A variation on the reagent rental plan was the “click and meter” system. We would be assessed a fixed charge each time the instrument ran a test. To enhance its offer, one vendor listed a discount on all metered tests over a minimum montly number.

* Leasing. Like the rental proposals, the lease agreements submitted to us required a minimal initial cash outlay. Proposed leases ran from three to 10 years, enabling the hospital to maximize its reimbursement by claiming the lease payments as expenses over a shorter period than the five to 15 years in outright purchases. This is an advantage for as long as most third-party reimbursement remains cost-based. There are shorter-term leases available, running from three to five years.

A true lease (one without an option to buy) is treated by us as an operating expense; the hospital doesn’t capitalize the instrument because it gains no equity in it. For more specific guidelines, the Federal Government’s Financial Accounting Standards Board’s Statement No. 13 lists criteria that distinguish a true lease from a capital lease.

Although the total outlay for a lease can exceed the original purchase price of the instrument by a great deal–as much as 60 per cent in the proposals we reviewed–the lease protects the laboratory from instrument obsolescence. Lease and rental rates were based on the prime lending rate and were subject to change without notice.

Unlike rental options, leasing puts responsibility for instrument service on the lessee.

* Lease-purchase. The laboratory has the option to purchase the instrument for a relatively small amount of money after leasing it for three to 10 years. The cost is capitalized as an asset, and the instrument is depreciated over its life span because the hospital builds equity in it.

When capital resources are limited but obsolescence is not a worry, the lease-purchase agreement is an inviting option. In our proposals, the end-of-lease purchase price appeared to be the book value of the instrument after five years of use.

In one of the proposals, the purchase price was $210,000, less a $30,000 trade-in allowance. After 60 months of leasing, we would have been able to purchase the instrument for $36,000.

*Purchase. Immediate outlay of capital marks outright purchase plans. The acquisition adds to the hospital’s financial worth. Allowable depreciation extends over the useful life of the instrument, which is usually five to 15 years. Again, the cost of purchasing an instrument is always less than leasing it.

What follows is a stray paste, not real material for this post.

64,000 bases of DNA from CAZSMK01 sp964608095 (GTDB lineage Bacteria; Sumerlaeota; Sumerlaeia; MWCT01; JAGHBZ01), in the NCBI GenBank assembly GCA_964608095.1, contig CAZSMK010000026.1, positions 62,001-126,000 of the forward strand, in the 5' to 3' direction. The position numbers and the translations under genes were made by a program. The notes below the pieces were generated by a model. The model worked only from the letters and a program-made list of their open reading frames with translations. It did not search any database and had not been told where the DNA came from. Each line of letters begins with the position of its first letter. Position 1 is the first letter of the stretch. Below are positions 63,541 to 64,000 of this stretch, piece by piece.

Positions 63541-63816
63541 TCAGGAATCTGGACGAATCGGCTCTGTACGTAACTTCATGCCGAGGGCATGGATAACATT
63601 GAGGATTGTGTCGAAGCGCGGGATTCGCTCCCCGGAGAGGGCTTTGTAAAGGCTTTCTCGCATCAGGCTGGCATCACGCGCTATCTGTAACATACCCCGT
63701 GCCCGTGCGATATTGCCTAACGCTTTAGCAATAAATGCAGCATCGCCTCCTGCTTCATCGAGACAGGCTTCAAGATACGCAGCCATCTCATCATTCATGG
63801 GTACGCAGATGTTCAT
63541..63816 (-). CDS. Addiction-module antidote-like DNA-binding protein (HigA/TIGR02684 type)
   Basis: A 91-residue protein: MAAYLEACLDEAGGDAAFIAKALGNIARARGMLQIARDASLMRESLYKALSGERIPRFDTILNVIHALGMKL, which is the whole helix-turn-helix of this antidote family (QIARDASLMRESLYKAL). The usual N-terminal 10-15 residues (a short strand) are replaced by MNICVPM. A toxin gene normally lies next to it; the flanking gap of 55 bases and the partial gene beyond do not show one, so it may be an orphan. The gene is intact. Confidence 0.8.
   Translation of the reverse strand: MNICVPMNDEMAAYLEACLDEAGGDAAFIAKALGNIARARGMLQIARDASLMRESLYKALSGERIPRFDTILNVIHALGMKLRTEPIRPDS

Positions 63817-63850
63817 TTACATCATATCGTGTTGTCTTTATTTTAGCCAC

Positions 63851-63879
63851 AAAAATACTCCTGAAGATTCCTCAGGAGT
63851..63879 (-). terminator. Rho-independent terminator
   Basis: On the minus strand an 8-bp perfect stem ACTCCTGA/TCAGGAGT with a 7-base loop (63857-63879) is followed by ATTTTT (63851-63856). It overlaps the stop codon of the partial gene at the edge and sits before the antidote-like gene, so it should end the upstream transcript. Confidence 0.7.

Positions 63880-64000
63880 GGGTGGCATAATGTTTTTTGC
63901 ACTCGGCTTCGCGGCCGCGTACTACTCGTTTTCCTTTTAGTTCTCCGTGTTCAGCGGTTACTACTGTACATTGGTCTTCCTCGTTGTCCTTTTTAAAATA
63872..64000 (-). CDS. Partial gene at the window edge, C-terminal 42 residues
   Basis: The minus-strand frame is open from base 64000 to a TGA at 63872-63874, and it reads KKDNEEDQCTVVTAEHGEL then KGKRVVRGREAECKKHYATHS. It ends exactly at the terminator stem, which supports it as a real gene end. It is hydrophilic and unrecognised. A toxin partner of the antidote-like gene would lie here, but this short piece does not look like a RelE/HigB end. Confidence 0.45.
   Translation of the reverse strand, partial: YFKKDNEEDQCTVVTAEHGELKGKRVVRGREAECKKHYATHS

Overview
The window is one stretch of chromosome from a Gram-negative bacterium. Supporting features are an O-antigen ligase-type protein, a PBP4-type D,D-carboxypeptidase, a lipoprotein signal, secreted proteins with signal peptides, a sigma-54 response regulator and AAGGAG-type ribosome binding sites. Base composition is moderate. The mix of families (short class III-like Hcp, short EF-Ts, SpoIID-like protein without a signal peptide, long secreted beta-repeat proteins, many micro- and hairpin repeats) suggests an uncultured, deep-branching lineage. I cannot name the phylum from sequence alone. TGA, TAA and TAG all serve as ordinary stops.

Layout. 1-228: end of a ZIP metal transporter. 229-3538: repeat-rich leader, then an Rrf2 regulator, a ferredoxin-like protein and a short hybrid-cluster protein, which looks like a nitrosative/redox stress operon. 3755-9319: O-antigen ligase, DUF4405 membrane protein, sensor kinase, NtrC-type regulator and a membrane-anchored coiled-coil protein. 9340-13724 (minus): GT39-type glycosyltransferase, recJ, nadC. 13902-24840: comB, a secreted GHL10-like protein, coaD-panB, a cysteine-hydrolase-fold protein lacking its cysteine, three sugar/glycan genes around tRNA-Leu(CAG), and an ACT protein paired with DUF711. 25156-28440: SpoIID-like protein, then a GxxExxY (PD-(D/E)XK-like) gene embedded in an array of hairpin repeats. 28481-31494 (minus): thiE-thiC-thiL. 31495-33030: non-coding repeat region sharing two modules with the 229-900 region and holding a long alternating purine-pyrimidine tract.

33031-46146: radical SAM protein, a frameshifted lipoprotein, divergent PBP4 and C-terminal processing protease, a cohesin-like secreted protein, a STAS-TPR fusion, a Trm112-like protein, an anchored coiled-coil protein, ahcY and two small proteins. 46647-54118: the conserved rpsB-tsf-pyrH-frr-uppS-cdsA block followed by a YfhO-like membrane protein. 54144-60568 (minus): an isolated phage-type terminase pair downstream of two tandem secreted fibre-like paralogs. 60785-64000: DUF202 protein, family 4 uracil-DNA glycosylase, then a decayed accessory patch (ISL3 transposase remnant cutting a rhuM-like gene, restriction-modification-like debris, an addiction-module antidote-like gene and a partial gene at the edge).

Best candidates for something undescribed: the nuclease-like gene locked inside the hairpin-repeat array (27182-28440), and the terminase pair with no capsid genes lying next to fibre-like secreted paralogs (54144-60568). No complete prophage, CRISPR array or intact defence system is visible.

Purchase recommends itself for long-term needs, five years or more, where obsolescence isn’t a factor. For maximum benefit, the lab should use the instrument until it is completely depreciated.

We found the purchase proposals sprinkled with a variety of extras: extended warranty (18 months to two years), reagent and supply price protection for one or two years, free service contracts, biomedical engineer training, and air fare for technologist training. The trade-ins offered for our old analyzer ranged from $5,000 to $30,000.

One proposal offered to carry the balance of the cost after trade-in as an addition to the cost of reagents. Still another–and the most remarkable in our view–was the offer of two instruments for the price of one. We could buy one chemistry analyzer and get a smaller one at no extra charge.

As we evaluated our proposals, it surprised me that manufacturers always offered the reagent rental option first, even though it spells higher testing costs per DRG. The explanation is that a reagent rental does not require the laboratory to have money budgeted up-front for the instrument acquisition. The rental can start at midyear and come out of the reagent supply account. Thus, the manufacturer gets a foot in the door, and when the new fiscal year begins, the laboratory may switch to another financing arrangement. As the prospective payment system widens, it will be interesting to see if reagent rentals continue on the front line of sales appeals.

We summarized our site visits, user surveys, and evaluations of financing proposals, including the effects of each financing option on our third-party payments. Then we settled on one instrument that seemed to meet our needs best. It happened to be the one that was offered with a second, smaller analyzer at no extra charge above the $190,000 purchase price. The trade-in allowance was $25,000. Our alternative selection, outlined in a submission to the hospital’s finance committee, was a lease of the same instrument, even though the second analyzer would not be thrown in under that arrangement. The finance committee supported a purchase.

Apart from the manufacturer’s offer, two major factors weighed in favor of buying the instrument: capital funds were available and capital expenses continue to be reimbursed as pass-through costs under prospective payment until Congress determines how to incorporate them in DRG rates. Congress has set an October 1986 deadline for itself.

When the pass-through ends, there will be an increased risk to capital investment decisions. Hospitals and their laboratories will need financing options more than ever to keep abreast of changing technologies and provide quality services. Our search showed that several workable alternatives are in place right now.